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james laube's wine flights

A Cult-Wine Corkscrew Massacre

Photo by: Greg Gorman

Posted: Nov 13, 2006 2:17pm ET

On Saturday, a friend invited me to a dinner party and mentioned some of her friends were, well, wine geeks.

No kidding.

Turns out her friends, nearly a dozen, were that and more. These folks knew how to shop for gourmet breads and cheeses, cook a savory mixed grill of tri-tips, shrimp and chicken on the barbie, set tables, buy wine, pull corks and wash dishes—sometimes seemingly all at the same time.

Most of them were on vacation, as it were, from the chilly hinterlands of Canada and Michigan, taking a break from shoveling snow, hunting for elk, ice fishing, or whatever they do there in the fall and winter when the weather turns cold.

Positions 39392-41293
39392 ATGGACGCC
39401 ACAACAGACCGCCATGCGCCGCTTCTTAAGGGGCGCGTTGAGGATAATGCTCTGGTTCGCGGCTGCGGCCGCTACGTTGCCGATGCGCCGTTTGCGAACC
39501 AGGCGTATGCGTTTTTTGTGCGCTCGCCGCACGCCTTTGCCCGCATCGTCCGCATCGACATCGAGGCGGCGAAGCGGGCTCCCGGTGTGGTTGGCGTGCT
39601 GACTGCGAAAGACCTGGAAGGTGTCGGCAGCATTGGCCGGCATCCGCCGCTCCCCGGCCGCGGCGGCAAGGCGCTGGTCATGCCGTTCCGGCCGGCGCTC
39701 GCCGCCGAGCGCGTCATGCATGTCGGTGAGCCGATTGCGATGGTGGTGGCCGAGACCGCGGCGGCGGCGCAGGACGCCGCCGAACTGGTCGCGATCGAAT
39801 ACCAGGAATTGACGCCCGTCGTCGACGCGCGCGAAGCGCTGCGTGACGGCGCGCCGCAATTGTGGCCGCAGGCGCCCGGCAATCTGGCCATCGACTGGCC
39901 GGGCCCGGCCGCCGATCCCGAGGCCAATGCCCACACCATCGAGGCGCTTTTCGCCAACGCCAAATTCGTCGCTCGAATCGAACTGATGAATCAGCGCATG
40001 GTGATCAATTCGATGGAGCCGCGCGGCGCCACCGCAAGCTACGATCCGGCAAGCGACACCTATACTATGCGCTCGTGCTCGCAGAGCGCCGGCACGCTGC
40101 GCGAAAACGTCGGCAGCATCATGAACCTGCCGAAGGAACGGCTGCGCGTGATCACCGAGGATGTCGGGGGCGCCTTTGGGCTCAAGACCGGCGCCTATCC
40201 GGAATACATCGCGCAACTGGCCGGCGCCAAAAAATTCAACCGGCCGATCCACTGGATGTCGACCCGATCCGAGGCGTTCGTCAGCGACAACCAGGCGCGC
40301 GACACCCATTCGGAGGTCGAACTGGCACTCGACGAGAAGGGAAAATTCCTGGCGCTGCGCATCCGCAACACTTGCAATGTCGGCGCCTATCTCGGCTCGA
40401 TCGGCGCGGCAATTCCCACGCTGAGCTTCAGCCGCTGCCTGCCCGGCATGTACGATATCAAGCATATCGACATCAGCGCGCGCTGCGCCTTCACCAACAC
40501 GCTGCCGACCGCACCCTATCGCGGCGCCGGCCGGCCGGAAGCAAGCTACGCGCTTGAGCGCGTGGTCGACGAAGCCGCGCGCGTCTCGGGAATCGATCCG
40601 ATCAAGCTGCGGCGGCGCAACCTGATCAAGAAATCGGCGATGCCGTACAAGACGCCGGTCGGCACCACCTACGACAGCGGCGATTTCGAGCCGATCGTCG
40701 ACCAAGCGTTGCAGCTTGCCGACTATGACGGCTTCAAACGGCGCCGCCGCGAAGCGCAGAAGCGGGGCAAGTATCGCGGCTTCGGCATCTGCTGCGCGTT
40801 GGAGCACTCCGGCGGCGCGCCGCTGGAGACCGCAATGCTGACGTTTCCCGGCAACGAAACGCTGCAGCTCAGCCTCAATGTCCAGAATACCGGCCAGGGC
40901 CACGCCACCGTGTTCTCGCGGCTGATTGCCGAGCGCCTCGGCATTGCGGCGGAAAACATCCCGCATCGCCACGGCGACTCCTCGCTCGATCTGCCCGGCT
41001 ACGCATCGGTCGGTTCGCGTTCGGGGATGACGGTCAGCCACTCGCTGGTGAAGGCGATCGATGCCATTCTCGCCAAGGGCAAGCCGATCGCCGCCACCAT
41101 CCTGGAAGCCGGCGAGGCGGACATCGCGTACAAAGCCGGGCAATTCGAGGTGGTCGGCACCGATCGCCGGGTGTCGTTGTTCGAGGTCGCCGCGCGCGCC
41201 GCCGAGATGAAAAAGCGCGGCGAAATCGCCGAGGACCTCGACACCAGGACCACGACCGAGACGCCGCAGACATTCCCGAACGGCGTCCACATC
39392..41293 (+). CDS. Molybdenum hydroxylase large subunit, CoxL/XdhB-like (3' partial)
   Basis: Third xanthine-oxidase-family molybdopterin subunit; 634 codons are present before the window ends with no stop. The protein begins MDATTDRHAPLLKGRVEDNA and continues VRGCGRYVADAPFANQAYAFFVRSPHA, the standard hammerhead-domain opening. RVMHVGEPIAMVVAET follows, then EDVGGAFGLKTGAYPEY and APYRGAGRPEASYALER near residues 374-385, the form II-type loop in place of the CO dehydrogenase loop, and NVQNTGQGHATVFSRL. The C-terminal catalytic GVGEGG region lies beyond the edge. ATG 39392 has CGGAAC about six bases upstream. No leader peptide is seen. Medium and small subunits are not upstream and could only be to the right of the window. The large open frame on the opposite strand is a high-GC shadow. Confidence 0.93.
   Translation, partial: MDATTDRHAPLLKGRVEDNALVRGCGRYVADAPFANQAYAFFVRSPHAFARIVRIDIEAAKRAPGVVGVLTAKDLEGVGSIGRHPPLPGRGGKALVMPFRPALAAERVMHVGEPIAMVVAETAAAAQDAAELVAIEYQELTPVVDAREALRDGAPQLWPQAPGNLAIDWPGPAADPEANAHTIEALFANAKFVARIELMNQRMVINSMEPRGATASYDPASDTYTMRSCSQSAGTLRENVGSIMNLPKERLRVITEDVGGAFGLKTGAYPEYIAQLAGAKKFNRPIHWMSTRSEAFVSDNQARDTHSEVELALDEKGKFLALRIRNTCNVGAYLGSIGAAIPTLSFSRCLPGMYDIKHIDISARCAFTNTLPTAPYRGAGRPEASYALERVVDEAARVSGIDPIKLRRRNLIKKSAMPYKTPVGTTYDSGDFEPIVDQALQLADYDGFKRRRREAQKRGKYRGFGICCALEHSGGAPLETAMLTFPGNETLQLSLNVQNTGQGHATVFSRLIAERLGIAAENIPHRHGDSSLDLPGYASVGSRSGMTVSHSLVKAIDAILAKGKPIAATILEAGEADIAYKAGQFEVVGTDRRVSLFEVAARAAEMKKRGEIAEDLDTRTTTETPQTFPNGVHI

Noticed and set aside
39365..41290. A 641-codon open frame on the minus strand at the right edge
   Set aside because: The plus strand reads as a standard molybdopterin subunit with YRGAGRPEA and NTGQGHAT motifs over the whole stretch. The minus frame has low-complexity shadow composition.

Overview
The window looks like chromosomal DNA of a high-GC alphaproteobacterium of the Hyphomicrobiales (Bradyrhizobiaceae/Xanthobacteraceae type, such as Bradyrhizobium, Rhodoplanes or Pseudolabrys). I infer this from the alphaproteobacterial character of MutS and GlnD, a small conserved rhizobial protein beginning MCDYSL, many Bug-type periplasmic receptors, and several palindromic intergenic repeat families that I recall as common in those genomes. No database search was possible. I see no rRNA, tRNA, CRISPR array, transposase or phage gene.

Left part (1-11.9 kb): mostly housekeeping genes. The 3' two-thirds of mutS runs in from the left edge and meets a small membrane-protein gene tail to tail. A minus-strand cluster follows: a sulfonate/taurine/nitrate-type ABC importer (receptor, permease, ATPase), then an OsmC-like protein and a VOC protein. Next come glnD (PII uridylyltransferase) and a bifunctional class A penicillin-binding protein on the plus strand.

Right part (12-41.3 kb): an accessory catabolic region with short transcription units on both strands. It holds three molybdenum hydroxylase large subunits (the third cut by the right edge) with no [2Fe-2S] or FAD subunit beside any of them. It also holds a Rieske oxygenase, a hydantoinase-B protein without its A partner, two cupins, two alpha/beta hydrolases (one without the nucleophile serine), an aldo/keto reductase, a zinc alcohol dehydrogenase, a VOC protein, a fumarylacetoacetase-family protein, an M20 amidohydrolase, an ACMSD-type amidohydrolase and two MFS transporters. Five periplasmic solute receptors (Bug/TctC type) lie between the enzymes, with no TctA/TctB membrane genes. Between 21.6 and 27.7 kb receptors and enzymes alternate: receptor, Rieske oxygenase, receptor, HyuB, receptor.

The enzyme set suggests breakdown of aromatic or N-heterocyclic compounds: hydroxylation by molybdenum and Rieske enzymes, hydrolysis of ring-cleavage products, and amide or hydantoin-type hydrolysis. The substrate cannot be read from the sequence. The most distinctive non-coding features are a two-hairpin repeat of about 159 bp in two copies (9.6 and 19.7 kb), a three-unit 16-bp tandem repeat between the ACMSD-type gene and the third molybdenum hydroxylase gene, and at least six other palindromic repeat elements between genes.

Their remedy was to spend a week frolicking in wine’s equivalent of Disneyland, eating and drinking and exercising their way through Napa Valley.

After a warm-up white, a Francis Coppola Viognier, the wine scene quickly shifted into high-gear reds. We were outside on a windless autumn evening, sitting under heat lamps, a near perfect environment for hearty reds.

The wines were amazing, a sort of cult-wine corkscrew massacre: 2001 Pinots from Marcassin, both the Marcassin and Blue-Slide Ridge, which were fantastic; a 1993 Etude Napa Valley Cabernet, still young and chewy; a tremendous 1997 Bryant Family Vineyard Cabernet, smooth and multifaceted; a dense, tight 2002 Gemstone Napa red table wine; a 2001 Turley Hayne Zinfandel; a 1999 Spottswoode Cabernet; a 2003 Hagafen Zinfandel; a nice 1994 Ravenswood Napa Dickerson Zinfandel and a potent 2002 Sequoia Grove Syrah from Stagecoach. Sadly, two bottles of 1996 Araujo Cabernet were oxidized.